After a year of dashed expansion plans, closures and high-profile regulatory infractions, segment players may need brand awareness and expanded access points to thrive.
As reported by Aneurin Canham-Clyne from Restaurant Dive, companies rushed to try out ghost kitchens as the segment attracted significant funding in 2020 and 2021, but cracks soon emerged in the popular model. Low unit volumes, operational troubles and permitting problems have dogged the segment to the point that several experts now doubt the model’s efficacy.
A few major restaurant chains and provider platforms are pumping the brakes on their delivery-only investments. Chili’s closed its off-premise-only unit after two months of operations. REEF Technology saw The Wendy’s Company cut its projected REEF unit openings by more than 500. REEF later exited its Houston market and laid off 5% of its workforce amid low sales and a rash of permitting and safety violations.
Butler Hospitality, a company that combined hotel food service with ghost kitchens, imploded last spring.
The five-year-old company shut down overnight after a run of new openings, suddenly leaving hotel partners without food service and vendors without payment. CloudKitchens faced an exodus of restaurant partners in 2022 that culminated in corporate layoffs. C3 closed its Miami food hall, and Marc Lore’s Wonder, a van-based ghost kitchen company, abandoned its initial model entirely.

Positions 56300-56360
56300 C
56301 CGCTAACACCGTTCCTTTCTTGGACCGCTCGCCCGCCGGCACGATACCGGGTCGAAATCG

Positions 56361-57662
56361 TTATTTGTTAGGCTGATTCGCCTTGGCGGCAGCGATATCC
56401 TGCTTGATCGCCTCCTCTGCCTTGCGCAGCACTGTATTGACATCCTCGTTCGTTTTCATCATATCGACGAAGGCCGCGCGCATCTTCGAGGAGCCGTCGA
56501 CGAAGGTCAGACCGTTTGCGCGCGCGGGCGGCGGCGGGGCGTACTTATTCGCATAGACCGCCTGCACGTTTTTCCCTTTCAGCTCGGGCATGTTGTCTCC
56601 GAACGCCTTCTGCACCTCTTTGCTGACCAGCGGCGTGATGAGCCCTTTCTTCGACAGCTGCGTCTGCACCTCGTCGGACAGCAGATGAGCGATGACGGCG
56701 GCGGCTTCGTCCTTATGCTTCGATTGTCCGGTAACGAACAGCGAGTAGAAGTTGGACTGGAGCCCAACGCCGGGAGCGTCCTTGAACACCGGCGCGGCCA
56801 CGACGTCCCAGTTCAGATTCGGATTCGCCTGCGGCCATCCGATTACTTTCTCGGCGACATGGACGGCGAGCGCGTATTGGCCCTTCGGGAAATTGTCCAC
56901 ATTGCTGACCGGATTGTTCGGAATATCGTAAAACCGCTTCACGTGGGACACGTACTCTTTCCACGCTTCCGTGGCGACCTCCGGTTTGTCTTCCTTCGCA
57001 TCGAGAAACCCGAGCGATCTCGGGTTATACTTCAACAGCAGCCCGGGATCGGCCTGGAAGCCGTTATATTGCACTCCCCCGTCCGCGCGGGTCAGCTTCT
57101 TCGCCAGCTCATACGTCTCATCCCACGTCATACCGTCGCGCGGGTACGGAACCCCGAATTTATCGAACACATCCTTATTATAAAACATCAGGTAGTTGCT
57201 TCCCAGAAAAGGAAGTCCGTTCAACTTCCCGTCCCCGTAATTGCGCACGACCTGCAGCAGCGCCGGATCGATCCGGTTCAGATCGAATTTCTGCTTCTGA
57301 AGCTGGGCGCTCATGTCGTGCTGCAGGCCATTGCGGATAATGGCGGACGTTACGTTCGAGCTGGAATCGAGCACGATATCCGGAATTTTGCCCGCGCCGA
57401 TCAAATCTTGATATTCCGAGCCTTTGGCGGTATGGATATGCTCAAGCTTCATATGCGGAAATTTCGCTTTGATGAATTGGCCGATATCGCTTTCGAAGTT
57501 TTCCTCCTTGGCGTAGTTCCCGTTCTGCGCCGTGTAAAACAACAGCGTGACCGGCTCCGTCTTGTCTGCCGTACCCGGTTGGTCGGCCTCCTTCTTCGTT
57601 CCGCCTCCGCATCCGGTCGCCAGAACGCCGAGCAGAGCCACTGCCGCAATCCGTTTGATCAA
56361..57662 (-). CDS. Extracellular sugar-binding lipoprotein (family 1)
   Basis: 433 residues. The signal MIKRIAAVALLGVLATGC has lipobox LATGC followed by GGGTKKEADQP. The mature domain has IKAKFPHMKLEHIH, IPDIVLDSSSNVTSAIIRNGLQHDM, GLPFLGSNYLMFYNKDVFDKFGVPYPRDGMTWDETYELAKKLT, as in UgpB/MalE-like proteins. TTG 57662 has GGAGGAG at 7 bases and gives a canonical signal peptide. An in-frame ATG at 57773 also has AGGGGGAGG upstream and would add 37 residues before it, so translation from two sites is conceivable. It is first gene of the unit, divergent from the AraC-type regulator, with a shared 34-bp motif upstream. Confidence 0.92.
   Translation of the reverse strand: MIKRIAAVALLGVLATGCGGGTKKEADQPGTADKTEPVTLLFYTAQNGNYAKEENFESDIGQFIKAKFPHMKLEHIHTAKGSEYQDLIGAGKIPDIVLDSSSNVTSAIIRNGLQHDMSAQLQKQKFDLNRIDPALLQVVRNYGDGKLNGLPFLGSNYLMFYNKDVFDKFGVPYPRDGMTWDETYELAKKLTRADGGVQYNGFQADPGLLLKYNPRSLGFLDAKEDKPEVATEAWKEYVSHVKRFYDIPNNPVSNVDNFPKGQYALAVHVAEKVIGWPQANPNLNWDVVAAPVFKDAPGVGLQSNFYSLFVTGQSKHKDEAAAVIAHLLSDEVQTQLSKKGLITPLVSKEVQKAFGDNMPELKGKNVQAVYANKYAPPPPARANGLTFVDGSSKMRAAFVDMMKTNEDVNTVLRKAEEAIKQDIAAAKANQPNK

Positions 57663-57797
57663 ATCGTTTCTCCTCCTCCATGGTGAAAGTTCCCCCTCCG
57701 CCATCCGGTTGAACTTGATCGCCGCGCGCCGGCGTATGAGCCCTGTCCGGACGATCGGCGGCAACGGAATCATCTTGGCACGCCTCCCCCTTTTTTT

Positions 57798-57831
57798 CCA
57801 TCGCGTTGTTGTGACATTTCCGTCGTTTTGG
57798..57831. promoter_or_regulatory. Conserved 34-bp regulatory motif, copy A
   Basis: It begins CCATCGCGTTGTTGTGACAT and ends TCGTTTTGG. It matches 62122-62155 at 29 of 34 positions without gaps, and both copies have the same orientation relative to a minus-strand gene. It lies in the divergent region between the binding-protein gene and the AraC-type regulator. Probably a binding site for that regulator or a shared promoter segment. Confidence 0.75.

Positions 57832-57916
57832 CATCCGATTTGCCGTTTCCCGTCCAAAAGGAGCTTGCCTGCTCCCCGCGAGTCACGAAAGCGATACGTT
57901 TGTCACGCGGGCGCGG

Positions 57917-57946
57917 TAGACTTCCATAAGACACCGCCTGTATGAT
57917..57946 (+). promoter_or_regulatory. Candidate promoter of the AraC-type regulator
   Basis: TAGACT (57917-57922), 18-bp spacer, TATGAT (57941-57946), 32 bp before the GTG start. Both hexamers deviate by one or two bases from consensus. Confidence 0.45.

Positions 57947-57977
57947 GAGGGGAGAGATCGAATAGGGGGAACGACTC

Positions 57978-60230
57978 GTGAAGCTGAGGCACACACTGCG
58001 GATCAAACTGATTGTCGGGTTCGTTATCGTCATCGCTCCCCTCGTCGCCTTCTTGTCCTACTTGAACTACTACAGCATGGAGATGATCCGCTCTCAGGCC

These well-publicized failures and sudden strategy shifts suggest a rocky future for the ghost kitchen model. But there could still be success stories, restaurant executives and experts said, as long as companies are equipped to face several ongoing challenges.
The model has problems driving sales, Restaurant Dive article reports.
Executives at restaurants that once tried ghost kitchens, such as FAT Brands Inc., are more hesitant than ever over embracing the concept, and say ghost kitchens don’t generate enough sales. The company operates some of its brands as delivery-only virtual concepts, based out of existing stores. FAT Brands Inc. did try a couple ghost kitchen units in the U.S., but Andy Wiederhorn, CEO of Fat Brands, said the company has hit pause on most of those, while international ghost kitchen units are doing well.
“I’m not a believer in [ghost kitchens] and never have been, I like virtual restaurants, but not ghost kitchens” Wiederhorn said at the ICR Conference in Orlando. “I don’t see the ghost kitchens, doing enough delivery volume per venue.”
Wiederhorn said delivery doesn’t add enough of the sales mix at QSRs to make ghost kitchens viable in that segment. Despite some savings on labor, real estate and development, he said, the delivery-only model does not produce sufficient revenue.